Aftermath at Vessel Gallery

William Harsh resuscitates Modernist figuration.

The art world is now open to all manner of experimentation and content, thanks to the collapse of the ethos of abstraction promulgated by postwar critic Clement Greenberg and his loyalist “Clem clones.” His dogmatic specter still haunts art discourse, however: The figurative, narrative painting that he dismissed as aesthetically obsolete and sentimental is still scorned in some quarters, as are poetry and metaphor, emotional anathema to our dandified age of ironic consumerism.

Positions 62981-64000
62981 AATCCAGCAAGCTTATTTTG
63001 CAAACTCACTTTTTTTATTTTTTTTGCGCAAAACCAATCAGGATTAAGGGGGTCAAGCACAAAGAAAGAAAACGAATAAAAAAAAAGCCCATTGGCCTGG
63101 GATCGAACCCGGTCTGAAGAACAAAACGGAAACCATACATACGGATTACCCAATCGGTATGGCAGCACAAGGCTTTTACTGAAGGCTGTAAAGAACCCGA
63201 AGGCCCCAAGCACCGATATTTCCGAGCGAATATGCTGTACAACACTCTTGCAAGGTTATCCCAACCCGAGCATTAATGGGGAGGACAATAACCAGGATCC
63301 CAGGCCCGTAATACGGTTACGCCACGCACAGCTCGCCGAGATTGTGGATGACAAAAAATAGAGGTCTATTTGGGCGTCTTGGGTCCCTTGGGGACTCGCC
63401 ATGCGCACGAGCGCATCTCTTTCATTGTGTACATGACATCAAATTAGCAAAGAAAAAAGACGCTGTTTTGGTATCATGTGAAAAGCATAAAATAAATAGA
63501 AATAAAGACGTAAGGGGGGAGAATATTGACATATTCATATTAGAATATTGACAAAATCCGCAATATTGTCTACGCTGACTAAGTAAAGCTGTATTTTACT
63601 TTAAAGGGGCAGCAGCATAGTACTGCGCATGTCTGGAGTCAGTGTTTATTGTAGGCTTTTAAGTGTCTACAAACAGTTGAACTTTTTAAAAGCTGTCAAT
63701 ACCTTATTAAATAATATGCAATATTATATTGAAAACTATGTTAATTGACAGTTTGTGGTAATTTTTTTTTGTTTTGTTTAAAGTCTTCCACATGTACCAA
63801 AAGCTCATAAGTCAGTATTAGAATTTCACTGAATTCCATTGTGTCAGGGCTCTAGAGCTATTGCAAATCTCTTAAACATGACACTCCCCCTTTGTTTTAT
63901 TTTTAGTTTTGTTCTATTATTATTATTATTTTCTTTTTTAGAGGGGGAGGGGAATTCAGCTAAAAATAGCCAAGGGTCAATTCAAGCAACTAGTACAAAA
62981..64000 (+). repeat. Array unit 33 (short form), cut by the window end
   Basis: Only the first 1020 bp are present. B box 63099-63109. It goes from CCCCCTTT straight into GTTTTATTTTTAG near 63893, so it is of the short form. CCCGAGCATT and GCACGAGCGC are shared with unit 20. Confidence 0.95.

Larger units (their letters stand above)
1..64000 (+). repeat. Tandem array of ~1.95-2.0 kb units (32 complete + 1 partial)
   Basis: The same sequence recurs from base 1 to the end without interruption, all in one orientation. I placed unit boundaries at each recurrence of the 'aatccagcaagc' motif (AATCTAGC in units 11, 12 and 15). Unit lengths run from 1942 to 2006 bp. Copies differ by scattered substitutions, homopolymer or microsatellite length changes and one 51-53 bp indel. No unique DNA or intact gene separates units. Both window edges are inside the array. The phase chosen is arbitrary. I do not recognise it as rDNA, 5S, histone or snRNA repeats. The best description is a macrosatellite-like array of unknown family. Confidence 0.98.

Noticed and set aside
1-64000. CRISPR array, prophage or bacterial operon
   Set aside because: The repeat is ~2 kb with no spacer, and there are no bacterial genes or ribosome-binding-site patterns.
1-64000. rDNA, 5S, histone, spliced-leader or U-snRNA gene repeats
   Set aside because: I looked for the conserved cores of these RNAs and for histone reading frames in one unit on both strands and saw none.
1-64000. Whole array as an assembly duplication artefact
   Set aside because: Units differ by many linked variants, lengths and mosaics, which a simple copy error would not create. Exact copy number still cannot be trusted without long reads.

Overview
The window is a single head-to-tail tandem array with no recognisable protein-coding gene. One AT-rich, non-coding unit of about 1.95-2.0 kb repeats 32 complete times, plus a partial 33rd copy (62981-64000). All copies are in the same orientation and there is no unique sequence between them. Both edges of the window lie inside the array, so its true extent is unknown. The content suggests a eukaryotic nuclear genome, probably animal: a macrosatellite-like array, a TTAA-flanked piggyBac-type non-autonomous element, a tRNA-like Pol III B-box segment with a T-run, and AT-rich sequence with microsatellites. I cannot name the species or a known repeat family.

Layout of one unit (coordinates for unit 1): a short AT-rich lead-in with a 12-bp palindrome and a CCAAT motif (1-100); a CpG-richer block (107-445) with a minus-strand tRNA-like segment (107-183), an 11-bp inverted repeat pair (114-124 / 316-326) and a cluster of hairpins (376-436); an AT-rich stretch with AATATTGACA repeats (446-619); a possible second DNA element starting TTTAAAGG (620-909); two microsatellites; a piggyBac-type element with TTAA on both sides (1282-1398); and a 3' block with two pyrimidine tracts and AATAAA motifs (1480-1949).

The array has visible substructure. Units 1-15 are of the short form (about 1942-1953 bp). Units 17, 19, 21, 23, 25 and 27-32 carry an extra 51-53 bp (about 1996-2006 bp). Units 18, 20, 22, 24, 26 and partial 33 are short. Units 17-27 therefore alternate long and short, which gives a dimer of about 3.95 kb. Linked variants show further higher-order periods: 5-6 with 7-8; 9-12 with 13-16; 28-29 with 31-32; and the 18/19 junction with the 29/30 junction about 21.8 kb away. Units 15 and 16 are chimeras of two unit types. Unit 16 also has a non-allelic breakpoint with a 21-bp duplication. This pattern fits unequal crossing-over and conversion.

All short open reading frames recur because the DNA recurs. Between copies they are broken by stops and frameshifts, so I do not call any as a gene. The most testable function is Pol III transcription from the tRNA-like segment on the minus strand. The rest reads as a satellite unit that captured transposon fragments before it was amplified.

However, with American imperial decline peering over the horizon and slouching our way, perhaps we’re ready for a less giddy, more rooted view of life and art. William Harsh makes a forceful case for aesthetic seriousness in Morphologies, a show of some three dozen paintings, prints, and drawings that suggests disciplined self-expression as a way out of the art world’s current hothouse/funhouse mentality. The title, recalling Roberto Matta’s “psychic morphologies,” fittingly invokes Surrealist metamorphosis. But Harsh’s tangled, collapsed structures and artifacts derive as well from Cubist form analysis, Expressionist distortion, and the somber, enigmatic poetry of Metaphysical art. Picasso, Léger, Rouault, Chirico, Beckmann, and Guston (the painter-tragicomedian with whom Harsh studied) are some of the friendly ghosts flitting through what the artist calls “jerry-rigged assemblies, sometimes fortress-like in appearance” — visual metaphors, perhaps, for human history and culture, with its grand cycles of growth, decay, and rebirth. Whether or not the works harbor social comment, they are powerfully present, vortices of barely controlled energy that almost explode from their frames. (No batteries required.) In “Dreamer,” a fanged head, its mouth agape, scans the horizon — a Picassoid Skull on the Hill. In “Phoenix,” a creature/structure galumphs along, flailing its tentacles and claws. In “Rocinante” and “Rocinante II,” Don Quixote’s mangy steed morphs into an assemblage of scraps rising from or collapsing into the dirt. In “Ice Age,” a tatterdemalion cart of uncertain utility is endowed with ribs and an intestinal tentacle or tail. In “Oracle,” a rickety platform or lectern is defended by an irascible-looking serpent of cloth. Harsh talks with art historian Dickran Tashjian, an expert on Dada, Surrealism, and Machine Age art, on Saturday, November 20, at 4 p.m. Morphologies also features the sculptures of Maru Hoeber, boat frameworks fashioned from tree branches and cast into bronze, and the jewelry of Eve Singer; it runs through November 27 at Vessel Gallery (471 25th St., Oakland). 510-893-8800 or


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